The Express appears in an aspect ratio of approximately 2.40:1 on this Blu-ray Disc. While not without scintillating, the transfer usually looked fine.
Sharpness came across fairly well. Some mild softness greeted occasional wide shots, but the majority of the image felt accurate.
No issues with jagged edges or moiré effects materialized, and I saw no edge haloes. Print flaws also failed to appear.
Like many period pieces, Express went with a stylized palette. The flick cast much of its material in a golden hue that gave it a vintage amber tone. Within that range, the colors looked solid, as various reds and blues still came out well.
Blacks seemed deep and firm, while shadows provided nice clarity and delineation. This was a generally positive presentation.
The DTS-HD MA 5.1 soundtrack of The Express worked fine for the material. Though it had its moments, the soundscape didn’t provide a lot of pizzazz.
Music demonstrated nice stereo imaging, and football games added a decent sense of place. This was a forward-oriented mix that used the surrounds in a moderate manner.
Audio quality seemed satisfying. Speech always appeared warm and natural, with no edginess or other issues. Music was lively and full, as the score showed solid reproduction.
Effects also boasted good clarity and definition, though they didn’t exactly push the auditory envelope. Overall, the soundtrack was perfectly acceptable for this sort of flick.
How did the Blu-ray compare to the DVD version? Both showed similar scope, but the Blu-ray’s lossless DTS-HD MA track felt warmer and clearer.
The usual format-related upgrades greeted the image, as it appeared better define and smoother than the DVD. Although the DVD worked well for the format, the BD topped it.
The Blu-ray repeats the DVD’s extras, and an audio commentary from director Gary Fleder launches things. He provides a running, screen-specific look at editing and cinematography, cast and performances, the script and story structure, the film’s use of music, historical liberties, period details, cinematic influences, sets and locations, and shooting the football scenes.
Across the board, Fleder provides a nice discussion of his film. He digs into a good mix of elements and doesn’t seem afraid to mention flaws. I like his tendency to critique his own work, and he makes this an informative, fairly objective take on the production.
Three deleted scenes fill a total of seven minutes, 37 seconds. These include “Texas Gas Station” (2:02), “Sarah Discovers Bloody Cotton Balls” (2:06) and “Ernie in the Hospital, Weight Training, and Locker Room” (3:29).
“Gas” just reinforces all the racist attitudes seen throughout the movie so it feels redundant. “Balls” adds a little evidence of Ernie’s growing illness, but we already get a good feel for that, so it also seems unnecessary.
Finally, “Room” does more of the same in terms of Ernie’s sickness. Those pieces also don’t add anything.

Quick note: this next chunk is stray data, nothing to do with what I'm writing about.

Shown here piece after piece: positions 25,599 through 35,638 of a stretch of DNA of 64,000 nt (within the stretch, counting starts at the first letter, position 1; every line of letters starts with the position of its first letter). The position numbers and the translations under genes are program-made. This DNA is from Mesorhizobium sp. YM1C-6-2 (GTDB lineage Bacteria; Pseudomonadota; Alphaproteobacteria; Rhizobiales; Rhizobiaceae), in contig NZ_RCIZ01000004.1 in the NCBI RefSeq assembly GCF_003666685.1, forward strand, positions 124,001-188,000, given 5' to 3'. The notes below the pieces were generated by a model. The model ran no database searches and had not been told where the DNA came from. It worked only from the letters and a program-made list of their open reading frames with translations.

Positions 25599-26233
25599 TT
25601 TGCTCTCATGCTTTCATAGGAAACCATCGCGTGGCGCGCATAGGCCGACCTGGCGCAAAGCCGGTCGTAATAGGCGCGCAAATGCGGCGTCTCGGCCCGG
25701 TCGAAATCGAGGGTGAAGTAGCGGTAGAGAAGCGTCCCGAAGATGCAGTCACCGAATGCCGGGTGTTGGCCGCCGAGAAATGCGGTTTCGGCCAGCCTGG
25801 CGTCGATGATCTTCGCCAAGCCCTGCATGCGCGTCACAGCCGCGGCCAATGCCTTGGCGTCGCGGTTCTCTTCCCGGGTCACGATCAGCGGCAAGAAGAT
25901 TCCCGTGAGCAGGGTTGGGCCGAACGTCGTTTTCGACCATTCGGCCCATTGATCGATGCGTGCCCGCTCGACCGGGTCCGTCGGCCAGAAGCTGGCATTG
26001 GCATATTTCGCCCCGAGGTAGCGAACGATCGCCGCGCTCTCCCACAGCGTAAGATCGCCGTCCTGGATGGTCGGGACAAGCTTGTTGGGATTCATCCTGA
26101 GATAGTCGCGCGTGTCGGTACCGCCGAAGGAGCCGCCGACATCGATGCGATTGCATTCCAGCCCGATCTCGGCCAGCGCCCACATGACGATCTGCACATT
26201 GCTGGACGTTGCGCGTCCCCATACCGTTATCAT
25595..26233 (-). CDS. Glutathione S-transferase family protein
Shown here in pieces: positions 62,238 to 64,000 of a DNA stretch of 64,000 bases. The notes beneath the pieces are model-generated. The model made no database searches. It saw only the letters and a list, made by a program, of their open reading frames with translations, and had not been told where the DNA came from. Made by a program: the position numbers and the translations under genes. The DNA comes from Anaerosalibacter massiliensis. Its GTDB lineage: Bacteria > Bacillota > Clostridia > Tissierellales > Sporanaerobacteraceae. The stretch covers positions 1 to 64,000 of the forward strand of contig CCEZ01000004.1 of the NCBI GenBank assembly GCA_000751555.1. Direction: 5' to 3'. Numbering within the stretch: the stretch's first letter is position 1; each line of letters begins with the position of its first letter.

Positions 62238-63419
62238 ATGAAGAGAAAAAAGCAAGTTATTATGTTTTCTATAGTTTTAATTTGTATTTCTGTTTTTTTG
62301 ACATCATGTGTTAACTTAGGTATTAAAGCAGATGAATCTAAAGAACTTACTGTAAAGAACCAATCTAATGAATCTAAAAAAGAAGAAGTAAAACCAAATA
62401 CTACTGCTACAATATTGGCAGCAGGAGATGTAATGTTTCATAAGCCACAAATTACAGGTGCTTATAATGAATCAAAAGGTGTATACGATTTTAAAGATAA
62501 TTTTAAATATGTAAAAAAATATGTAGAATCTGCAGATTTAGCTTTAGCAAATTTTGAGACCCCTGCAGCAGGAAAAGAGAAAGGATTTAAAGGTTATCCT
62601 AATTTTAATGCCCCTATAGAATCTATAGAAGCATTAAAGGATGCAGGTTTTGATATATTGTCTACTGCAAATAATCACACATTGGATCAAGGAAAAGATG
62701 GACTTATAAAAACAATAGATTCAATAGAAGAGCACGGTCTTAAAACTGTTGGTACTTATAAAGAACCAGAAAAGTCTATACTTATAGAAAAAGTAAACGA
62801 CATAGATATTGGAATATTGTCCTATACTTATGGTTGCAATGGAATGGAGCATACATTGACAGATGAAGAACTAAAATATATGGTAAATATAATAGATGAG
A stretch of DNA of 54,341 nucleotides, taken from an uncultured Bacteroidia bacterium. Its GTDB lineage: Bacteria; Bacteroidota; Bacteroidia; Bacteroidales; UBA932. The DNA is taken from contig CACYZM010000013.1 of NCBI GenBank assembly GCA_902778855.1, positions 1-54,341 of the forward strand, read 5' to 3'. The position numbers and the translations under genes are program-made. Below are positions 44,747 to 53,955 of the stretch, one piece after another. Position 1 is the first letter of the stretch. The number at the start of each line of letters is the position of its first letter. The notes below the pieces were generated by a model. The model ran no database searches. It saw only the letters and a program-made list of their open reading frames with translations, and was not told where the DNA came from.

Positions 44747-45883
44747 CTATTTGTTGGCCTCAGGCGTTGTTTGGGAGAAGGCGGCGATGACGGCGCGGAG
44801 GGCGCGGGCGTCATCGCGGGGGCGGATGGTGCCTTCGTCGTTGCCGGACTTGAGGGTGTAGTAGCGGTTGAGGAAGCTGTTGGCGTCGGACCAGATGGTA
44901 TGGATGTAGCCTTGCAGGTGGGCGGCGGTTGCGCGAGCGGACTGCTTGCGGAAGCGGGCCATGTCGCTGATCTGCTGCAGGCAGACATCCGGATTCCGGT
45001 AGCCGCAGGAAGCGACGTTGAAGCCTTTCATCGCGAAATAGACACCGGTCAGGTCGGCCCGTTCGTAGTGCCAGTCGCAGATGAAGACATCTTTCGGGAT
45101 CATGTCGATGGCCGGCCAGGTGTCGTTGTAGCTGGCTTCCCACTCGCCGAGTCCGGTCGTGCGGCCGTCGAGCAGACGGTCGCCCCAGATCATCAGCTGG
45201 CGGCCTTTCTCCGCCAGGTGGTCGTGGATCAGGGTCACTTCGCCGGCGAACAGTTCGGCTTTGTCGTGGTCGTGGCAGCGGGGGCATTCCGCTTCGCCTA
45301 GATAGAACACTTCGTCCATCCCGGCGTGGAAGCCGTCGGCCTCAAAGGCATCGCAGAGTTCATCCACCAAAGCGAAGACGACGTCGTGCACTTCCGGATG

We can watch these with or without commentary from Fleder. He gives us some details about the scenes and lets us know why he cut them. Fleder continues to present honest and useful thoughts.
Four featurettes follow. Making of The Express lasts 13 minutes, 57 seconds and presents info from Fleder, production designer Nelson Coates, director of photography Kramer Morgenthau, football coordinator/2nd unit director Allan Graf, and actors Dennis Quaid, Rob Brown, Charles S. Dutton, Nicole Beharie, Geoff Stults and Darren Dewitt Henson.
“Making” looks at the project’s development, cast and performances, Fleder’s work on the set, locations and period challenges, cinematography and visual design, and shooting the football sequences.
While it never becomes an especially deep program, “Making” manages to cover the basics in a decent manner. Of course, since Fleder touched on so much in his commentary, some redundant material appears. Nonetheless, “Making” adds nice shots from the set and fleshes out matters in an acceptable manner.
During the 13-minute, 18-second Making History: The Story of Ernie Davis, we hear from Brown, Fleder, Quaid, Dutton,
Ernie’s uncle Chuck Davis, Syracuse teammates Jerry Sobol, Ger Schwedes and John Brown, high school classmate Bob Hill, Syracuse players Floyd Little and Jim Brown, sportscasters/Syracuse alumni Bob Costas and Dick Stockton, Ben Schwartwalder’s wife Reggie, and Cleveland Browns owner Art Modell.
“History” offers a general overview of Davis’s life, with an emphasis on his football career. I’d like more depth to the show, but it allows us a decent glimpse of the fact behind the movie’s tale.
Inside the Playbook: Shooting the Football Games runs seven minutes and features Fleder and Graf. As we see shots of the footnall action, Fleder and Graf provide details about the specifics. This becomes a nice examination of the sports segments.
Finally, From Hollywood to Syracuse: The Legacy of Ernie Davis fills five minutes, 17 seconds with comments from Fleder, Costas, Little, Coates, Jim Brown, Syracuse alumni Vanessa Williams and Angela Robinson, Syracuse professors Peter Moller and Stephen Masiclat, Syracuse students Lisa Coombs, Tinuke Oyefule, Lauren Levine, Meghan Lisson, Michael Odafin and John Troynousky.
We learn a little about shooting at Syracuse, but mostly this feels like a long ad for the university.
At no point will you find anything surprising, daring or creative about The Express. Nonetheless, the movie does what it needs to do as it turns into an enjoyable – if predictable – inspirational sports story. The Blu-ray offers fairly good picture and audio as well as a mix of fairly interesting extras highlighted by a solid audio commentary. Don’t expect anything revelatory here, but The Express provides a satisfying flick.
To rate this film, visit the DVD review of THE EXPRESS